T/science

Shaking Ordinary Ice (Very Hard) Transformed It Into Something Never Seen Before
Science, February 3

The research illustrates how much scientists still have to learn about a molecule as simple as water.

These Extinct Elephants Were Neanderthals’ ‘Biggest Calorie Bombs’
Science, February 2

A study of butchered bones from 125,000 years ago offers what researchers call “the first clear-cut evidence of elephant-hunting in human evolution.”

Why Do Bears Rub Against Trees? Scientists Offer New Explanation.
Science, February 1

In experiments, researchers found that ticks avoid the tar of beech trees, which bears seem to have an affinity toward.

Space and Astronomy in February: What to Expect
Science, February 1

The shortest month of 2023 will have plenty of highlights in orbit and beyond.

Be Open to Spiritual Experience. Also, Be Really Careful.
Op Ed, February 1

The reasonability and risks of metaphysical experimentation.

When Animals Are Used in Research
Letters, January 31

Readers discuss experimentation on lab animals. Also: Racism in America; preparing for the next pandemic; maternal deaths; Amazon’s donations.

When Your Old Fishing Buddy Has a Snout and a Blowhole
Science, January 30

Bottlenose dolphins help Brazilian fishermen pull in their catch, and researchers have worked out what the marine mammals get from the cooperative hunting.

What the Ancient Bog Bodies Knew
Science, January 30

The first comprehensive survey of a 7,000-year-old burial tradition reveals an often violent final ritual.

Expert Panel Votes for Stricter Rules on Risky Virus Research
Science, January 27

The White House will decide whether to adopt the panel’s recommendations on so-called gain of function experiments.

El asteroide 2023 BU pasará cerca de la Tierra, pero no es motivo de preocupación
en Español, January 27

Aunque fue detectado por primera vez hace unos días, 2023 BU se acercará a unos 3540 kilómetros de la superficie de nuestro planeta antes de continuar su trayectoria.

Newly Discovered Asteroid Passes Close to Earth
Science, January 26

First detected just days ago, 2023 BU approached within 2,200 miles of our planet’s surface before moving on.

How Rare Island Bunnies Do a Parasitic Plant’s Bidding
Science, January 26

The world’s only wild black-furred rabbit has a very important job — distributing seeds for a parasitic plant.

N.I.H. Did Not Properly Track a Group Studying Coronaviruses, Report Finds
Science, January 26

An internal federal watchdog said that the health agency had not given adequate oversight to EcoHealth Alliance, which had been awarded $8 million in grants.

Ukraine’s Scientists Receive a Funding Lifeline From Abroad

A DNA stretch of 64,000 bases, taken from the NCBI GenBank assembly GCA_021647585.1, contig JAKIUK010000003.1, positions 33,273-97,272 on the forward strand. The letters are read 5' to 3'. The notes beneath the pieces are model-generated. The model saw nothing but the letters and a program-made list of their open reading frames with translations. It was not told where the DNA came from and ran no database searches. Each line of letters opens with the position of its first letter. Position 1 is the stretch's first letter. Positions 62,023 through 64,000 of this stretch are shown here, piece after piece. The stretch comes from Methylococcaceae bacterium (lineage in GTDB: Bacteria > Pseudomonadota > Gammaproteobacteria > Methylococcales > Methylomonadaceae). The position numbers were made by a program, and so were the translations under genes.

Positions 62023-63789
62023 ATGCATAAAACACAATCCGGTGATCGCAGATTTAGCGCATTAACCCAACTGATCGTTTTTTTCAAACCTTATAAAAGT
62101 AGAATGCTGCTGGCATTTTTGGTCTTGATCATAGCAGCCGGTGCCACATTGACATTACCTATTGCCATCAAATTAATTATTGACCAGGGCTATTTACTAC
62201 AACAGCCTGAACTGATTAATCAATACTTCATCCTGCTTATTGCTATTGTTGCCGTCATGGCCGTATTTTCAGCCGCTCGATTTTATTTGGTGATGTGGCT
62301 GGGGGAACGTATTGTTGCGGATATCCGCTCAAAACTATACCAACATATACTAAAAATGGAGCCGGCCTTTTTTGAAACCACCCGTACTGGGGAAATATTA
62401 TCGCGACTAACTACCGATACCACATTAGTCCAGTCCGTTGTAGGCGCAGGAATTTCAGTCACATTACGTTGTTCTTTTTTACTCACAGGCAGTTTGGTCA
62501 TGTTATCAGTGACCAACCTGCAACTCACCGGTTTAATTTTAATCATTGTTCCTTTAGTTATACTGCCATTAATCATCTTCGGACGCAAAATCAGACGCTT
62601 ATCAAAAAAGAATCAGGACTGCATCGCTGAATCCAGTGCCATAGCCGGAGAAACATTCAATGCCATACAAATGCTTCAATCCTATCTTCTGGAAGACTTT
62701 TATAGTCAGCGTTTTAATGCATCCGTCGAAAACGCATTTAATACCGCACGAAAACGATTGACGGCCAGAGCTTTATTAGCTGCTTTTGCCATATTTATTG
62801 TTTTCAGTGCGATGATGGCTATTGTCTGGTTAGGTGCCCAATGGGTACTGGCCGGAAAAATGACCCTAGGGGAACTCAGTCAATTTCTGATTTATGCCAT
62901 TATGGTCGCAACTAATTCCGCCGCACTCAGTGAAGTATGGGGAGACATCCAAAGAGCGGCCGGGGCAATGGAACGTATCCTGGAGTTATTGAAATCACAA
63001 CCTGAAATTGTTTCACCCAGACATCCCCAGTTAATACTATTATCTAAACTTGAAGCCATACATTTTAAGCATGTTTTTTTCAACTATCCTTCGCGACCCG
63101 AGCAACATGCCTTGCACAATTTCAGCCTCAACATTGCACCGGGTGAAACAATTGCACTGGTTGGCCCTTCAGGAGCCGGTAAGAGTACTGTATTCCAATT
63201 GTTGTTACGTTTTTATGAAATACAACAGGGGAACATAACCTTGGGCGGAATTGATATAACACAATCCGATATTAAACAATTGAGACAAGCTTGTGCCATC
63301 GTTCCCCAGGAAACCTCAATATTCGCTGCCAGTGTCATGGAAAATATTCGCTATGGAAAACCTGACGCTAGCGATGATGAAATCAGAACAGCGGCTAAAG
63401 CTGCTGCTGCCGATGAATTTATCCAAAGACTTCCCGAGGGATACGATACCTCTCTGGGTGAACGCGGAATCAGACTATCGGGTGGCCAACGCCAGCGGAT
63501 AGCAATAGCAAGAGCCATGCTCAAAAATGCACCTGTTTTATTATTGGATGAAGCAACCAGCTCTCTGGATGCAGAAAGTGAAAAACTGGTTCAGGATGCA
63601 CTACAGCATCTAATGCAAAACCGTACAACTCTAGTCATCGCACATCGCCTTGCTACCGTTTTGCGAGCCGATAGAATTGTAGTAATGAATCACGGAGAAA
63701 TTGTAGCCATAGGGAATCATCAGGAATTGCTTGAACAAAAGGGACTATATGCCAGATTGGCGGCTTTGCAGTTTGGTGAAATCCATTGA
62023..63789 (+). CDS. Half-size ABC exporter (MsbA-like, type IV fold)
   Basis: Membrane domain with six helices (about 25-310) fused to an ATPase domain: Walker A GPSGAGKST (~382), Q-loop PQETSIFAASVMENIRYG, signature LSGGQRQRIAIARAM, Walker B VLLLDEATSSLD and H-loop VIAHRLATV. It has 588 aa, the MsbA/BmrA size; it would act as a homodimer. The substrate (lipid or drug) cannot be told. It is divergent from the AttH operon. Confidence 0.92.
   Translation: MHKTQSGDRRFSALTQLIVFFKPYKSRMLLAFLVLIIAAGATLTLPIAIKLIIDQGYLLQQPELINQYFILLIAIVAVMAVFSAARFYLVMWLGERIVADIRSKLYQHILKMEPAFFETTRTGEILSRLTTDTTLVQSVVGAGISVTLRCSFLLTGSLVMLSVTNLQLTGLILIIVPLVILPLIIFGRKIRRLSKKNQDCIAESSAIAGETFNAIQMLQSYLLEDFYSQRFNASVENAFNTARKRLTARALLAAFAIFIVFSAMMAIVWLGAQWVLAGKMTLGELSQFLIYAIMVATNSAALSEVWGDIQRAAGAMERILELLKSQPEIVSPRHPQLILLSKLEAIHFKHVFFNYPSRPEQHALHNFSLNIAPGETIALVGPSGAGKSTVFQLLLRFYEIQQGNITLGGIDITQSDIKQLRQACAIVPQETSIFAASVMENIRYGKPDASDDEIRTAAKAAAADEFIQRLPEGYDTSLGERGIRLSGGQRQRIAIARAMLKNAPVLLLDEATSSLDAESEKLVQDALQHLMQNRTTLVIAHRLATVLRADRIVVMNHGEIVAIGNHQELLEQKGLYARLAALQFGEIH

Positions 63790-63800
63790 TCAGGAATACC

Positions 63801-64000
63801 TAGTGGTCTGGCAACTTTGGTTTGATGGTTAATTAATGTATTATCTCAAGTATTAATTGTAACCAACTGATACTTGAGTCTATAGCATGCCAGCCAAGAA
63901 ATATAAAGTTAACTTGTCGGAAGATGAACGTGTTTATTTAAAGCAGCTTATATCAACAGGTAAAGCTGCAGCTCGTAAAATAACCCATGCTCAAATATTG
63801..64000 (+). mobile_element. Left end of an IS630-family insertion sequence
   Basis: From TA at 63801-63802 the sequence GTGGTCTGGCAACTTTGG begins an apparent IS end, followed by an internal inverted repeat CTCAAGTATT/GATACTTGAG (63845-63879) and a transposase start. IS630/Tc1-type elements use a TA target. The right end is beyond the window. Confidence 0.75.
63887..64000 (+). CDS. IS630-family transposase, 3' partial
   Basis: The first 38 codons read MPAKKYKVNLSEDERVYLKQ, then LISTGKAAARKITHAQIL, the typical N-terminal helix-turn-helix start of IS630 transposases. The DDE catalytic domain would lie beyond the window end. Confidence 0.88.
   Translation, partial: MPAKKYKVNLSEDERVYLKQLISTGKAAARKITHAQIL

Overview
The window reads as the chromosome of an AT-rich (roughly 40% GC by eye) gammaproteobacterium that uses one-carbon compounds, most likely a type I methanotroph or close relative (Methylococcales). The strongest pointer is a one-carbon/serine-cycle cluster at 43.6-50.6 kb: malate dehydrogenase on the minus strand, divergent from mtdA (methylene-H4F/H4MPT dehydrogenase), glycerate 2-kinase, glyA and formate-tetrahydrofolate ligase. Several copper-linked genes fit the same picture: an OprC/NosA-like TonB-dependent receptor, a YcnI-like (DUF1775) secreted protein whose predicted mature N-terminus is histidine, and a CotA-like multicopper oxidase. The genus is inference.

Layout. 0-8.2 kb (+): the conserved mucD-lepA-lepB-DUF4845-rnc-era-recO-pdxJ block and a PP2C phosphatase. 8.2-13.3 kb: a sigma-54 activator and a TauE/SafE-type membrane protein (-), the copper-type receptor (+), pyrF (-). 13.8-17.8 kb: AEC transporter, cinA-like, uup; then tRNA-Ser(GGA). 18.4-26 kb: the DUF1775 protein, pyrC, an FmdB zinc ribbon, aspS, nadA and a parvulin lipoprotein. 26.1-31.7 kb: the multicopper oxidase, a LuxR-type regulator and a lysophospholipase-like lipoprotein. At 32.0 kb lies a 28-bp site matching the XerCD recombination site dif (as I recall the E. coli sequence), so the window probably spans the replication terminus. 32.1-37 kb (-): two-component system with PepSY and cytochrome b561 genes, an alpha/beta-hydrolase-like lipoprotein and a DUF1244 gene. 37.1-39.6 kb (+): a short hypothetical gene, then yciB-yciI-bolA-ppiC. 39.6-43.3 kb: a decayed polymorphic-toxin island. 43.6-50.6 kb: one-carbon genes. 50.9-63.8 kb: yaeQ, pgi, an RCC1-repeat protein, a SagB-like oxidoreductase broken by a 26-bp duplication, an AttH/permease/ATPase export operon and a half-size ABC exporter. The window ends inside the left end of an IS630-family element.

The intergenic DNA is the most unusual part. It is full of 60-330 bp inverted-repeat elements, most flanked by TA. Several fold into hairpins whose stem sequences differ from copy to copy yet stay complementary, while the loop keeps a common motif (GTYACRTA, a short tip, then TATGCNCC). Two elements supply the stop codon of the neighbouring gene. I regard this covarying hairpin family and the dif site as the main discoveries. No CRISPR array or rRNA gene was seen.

Science, January 25

The Simons Foundation in New York is providing annual grants to the country’s chemists, biologists, physicists and mathematicians.

A New View of the Most Explosive Moon in the Solar System
Science, January 25

Recent strange activity around Jupiter’s volcanic moon, Io, confused and excited scientists.

What Are These Apes Trying to Say? Take This Quick Quiz.
Interactive, January 24

The great apes do not have spoken language, but they share many gestures. Can humans like you understand those gestures too?

El núcleo de la Tierra está cambiando la forma en que gira, según científicos
en Español, January 24

Un grupo de investigadores cree que el corazón de hierro de nuestro planeta cumple un ciclo de rotación cada 70 años e informa que estamos en medio de uno de sus grandes cambios.

Where is Physics Headed (and How Soon Do We Get There)?
Science, January 24

Two leading scientists discuss the future of their field.

A ‘Big Night’ for Newts, and for a California Newt Brigade
Science, January 24

Salamanders get a little help across the road from some two-legged friends in Northern California.

Earth’s Inner Core: A Shifting, Spinning Mystery’s Latest Twist
Science, January 23

Researchers proposed a model with a 70-year rotation cycle of our planet’s iron heart, and report that we’re in the middle of one of its big shifts.

What Do We Owe Lab Animals?
Science, January 23

The standard ethical guidelines encourage minimizing the use of, and harm to, animals used in research. Some experts propose an additional courtesy: repayment.

How to Watch the ‘Green Comet’ While You Still Can
Science, January 20

The last time the comet came this close to Earth was during the Stone Age. On Thursday it’ll make its nearest approach to our planet.

Unlocking the Genes That Made Whales Into Giants
Science, January 19

The submarine-size ocean creatures were not always behemoths. Now, a new study has found that the secret to a whale’s size may be in its genes.

The Toxin That Helps Oyster Mushrooms Devour Worm Flesh
Science, January 18

That does not sound fun, guy.

10 Mummified Crocodiles Emerge From an Egyptian Tomb
Science, January 18

Found beneath an ancient dump, the mummies shed light on ancient Egyptian mummification practices and the many lives of a necropolis.

K. Alex Müller, Innovator in Ceramic Superconductors, Dies at 95
Obits, January 18

His and a colleague’s breakthroughs in high-temperature superconductors were honored with a Nobel Prize in Physics and opened up a world of scientific possibilities.

Bomb Cyclone? Or Just Windy with a Chance of Hyperbole?
Science, January 18

When the barometer drops, the volume of ‘hyped words’ rises, and many meteorologists aren’t happy about it.

‘Polar Vortex’ Got You Baffled? Try This Extreme-Weather Guide
Science, January 18

A handy explanation of some of the newer climatological verbiage.

What Happened to All of Science’s Big Breakthroughs?
Science, January 17

A new study finds a steady drop since 1945 in disruptive feats as a share of the world’s booming enterprise in scientific and technological advancement.